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Easter Bonnets And Victorian Era Parades: The Good, The Bad And The Ugly

Easter Bonnets: Put Some Spring In Your Step

Victorian Era Easter Bonnets were the crowning glory of their Easter Parades. In truth, Easter Parades have been around since the beginning of spring. Countless cultures have worn new (or refurbished) springtime outfits. New clothing brings  good luck for the coming year. Failure to wear new clothing could bring the opposite.

The Victorian Era became a time for glorious Easter Bonnets and massive parades. Obviously, Easter Bonnets have changed with the years. But the celebration of spring will always be at the center of the Easter Parade.

Victorian Era Easter Bonnets and Parades Emerged From Hard Times

By the 1870s,  the custom of the new Easter outfit topped with a Victorian Era Easter bonnet grew in popularity. The Civil War had ended and it was time to flaunt that new Easter Bonnet. The mood was optimistic and people were ready to celebrate. The first Victorian Era Parades were somewhat spontaneous.  People promenaded down avenues across America to show off their finest.

By the 1880s and 90s the New York City Easter Parade was the cultural event to celebrate springtime. Fifth Avenue was crowded with the beautiful people of “Millionaire Row.” They strutted their fashionable new outfits and Easter Bonnets. The goal was to “see and be seen,” with hopes of landing in the society pages.

We can only assume that Elizabeth Bisland and Nellie Bly pranced their new Easter Bonnets in the parades of New York City.

It was a time of pre-television and pre-Internet.  The posh Easter Parades were the places to see the latest fashion trends. Designers and seamstresses flocked to teh Victorian Era parades for inspiration. In later years, department stores produced copies for sale as quickly as possible.  It was much like today’s Oscar fashions.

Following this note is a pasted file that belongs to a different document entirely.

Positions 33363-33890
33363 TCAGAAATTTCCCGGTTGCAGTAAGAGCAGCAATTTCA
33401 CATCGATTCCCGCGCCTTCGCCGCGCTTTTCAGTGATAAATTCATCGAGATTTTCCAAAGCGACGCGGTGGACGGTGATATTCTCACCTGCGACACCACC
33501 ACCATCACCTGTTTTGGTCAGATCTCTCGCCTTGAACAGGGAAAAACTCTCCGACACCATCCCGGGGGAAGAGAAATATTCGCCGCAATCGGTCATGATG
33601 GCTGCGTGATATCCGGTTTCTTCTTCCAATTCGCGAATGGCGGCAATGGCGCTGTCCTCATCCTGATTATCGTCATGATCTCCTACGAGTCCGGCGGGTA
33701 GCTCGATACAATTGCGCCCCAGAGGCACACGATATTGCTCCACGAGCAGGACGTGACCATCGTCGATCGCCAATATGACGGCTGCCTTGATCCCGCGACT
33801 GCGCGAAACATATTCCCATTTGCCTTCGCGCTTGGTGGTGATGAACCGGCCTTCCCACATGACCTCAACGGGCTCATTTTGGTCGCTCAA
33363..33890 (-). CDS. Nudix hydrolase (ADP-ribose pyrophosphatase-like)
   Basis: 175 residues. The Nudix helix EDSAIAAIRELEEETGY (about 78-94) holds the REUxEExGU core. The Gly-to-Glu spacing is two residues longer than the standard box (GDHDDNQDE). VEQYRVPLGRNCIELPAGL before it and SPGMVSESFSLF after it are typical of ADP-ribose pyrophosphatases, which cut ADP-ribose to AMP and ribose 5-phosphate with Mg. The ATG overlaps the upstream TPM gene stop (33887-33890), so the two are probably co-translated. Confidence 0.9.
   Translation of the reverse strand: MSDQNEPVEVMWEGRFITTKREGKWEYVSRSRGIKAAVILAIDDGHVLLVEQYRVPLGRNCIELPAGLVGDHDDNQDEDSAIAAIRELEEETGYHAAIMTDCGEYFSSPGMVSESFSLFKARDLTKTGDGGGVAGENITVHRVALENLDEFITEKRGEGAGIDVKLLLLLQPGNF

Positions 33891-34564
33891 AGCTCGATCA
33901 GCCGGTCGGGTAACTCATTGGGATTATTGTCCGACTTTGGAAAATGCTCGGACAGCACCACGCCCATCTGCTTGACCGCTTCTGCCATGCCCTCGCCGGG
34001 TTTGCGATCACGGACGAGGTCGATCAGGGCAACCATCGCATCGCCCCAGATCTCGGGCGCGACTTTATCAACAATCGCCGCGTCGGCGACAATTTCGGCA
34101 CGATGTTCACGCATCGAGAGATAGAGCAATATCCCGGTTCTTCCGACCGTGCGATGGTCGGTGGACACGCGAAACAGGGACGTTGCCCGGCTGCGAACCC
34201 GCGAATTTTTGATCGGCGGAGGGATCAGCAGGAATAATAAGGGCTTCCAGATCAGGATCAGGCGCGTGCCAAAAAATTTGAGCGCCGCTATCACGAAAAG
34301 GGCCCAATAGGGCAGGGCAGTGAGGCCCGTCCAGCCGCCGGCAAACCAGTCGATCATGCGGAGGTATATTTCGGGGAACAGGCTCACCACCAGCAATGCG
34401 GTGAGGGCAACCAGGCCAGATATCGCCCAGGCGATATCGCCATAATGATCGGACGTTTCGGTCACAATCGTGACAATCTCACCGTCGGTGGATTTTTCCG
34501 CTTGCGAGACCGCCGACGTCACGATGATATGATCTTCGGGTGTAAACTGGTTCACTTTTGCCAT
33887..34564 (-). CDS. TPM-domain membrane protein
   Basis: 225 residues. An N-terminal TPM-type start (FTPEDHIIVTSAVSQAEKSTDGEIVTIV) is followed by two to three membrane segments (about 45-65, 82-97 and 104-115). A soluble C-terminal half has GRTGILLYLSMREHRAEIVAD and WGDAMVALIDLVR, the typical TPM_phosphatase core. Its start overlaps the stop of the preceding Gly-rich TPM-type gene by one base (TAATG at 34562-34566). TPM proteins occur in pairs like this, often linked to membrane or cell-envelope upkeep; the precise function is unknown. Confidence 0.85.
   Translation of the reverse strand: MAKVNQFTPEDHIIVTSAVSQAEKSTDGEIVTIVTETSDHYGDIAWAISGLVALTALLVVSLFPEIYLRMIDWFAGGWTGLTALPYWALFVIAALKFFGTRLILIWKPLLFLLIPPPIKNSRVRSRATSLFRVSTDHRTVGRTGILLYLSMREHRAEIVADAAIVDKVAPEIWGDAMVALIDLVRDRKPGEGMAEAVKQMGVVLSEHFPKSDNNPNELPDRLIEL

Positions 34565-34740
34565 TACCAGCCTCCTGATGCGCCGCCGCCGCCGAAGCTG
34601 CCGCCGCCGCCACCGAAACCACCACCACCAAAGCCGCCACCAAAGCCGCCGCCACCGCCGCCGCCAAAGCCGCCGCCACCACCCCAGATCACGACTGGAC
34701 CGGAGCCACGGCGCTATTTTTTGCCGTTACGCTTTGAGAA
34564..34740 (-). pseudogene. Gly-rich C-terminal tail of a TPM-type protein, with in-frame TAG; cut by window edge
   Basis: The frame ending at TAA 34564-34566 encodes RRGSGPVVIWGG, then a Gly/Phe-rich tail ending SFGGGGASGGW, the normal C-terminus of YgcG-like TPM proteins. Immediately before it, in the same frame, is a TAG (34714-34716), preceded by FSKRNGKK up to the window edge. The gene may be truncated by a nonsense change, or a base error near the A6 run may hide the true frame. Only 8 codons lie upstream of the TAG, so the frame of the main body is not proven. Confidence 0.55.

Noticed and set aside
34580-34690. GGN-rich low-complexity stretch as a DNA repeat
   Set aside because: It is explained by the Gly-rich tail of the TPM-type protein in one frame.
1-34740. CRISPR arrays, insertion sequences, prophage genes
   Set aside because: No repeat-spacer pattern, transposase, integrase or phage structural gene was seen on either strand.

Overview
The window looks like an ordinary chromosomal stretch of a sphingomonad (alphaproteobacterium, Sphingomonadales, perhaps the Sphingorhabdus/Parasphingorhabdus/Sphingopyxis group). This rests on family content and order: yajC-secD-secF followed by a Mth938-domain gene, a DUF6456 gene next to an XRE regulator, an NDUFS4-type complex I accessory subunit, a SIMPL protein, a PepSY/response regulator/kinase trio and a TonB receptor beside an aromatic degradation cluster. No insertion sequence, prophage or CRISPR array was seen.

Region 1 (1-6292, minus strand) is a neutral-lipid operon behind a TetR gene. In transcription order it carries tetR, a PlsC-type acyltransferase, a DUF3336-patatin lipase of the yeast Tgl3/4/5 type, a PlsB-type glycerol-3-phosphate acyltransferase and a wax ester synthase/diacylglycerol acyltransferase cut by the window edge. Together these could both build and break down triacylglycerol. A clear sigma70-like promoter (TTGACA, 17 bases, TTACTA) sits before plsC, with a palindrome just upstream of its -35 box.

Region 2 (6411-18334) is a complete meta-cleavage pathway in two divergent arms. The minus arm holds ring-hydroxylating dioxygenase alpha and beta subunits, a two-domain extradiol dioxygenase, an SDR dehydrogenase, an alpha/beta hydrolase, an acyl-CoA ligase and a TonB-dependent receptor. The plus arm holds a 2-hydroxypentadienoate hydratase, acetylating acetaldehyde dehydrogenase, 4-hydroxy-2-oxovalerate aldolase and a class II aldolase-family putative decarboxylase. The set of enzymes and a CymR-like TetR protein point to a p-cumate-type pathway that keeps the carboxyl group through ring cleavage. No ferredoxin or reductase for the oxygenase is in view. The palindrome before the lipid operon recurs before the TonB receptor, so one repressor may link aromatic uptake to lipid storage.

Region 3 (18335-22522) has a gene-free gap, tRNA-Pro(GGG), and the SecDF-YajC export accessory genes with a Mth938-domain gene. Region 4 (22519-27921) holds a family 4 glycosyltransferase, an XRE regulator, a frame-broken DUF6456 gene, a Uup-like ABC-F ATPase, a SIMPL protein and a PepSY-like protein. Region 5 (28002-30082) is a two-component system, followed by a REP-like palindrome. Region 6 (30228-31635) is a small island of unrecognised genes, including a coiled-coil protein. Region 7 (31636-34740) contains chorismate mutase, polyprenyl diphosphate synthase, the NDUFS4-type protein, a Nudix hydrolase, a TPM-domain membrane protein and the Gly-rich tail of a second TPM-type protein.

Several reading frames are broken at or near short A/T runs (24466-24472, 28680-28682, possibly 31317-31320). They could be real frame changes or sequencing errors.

Puck Magazine and The Great Easter Bonnet Debate

Puck (1871-1903) was the first successful humor magazine in the United States. It was known for political satire, caricatures and cartoons. The Easter Bonnet served as fodder for countless Puck covers.  The editors noted that the poorer classes had to observe the Victorian Era parade from the sidelines.

The Victorian Era Easter Parade

“In your Easter bonnet, with all the frills upon it, you’ll be the grandest lady in the Easter parade . . .” Irving Berlin, Easter Parade, 1933.

Today’s Easter Bonnets: Anything Goes!

Since the 1950s, Easter Bonnets and Parades have loosened up. They’ve become joyous street parties where people wear colorful costumes to celebrate springtime. There’s still some fashion involved, but anything goes now!

For More Easter Fun check out our posts:  The Easter Bonnet That Never Saw Easter and Fun With Eggs: Tapping, Shackling, Dancing.

Racing Nellie Bly 
Victorian Secrets From Footnotes In History

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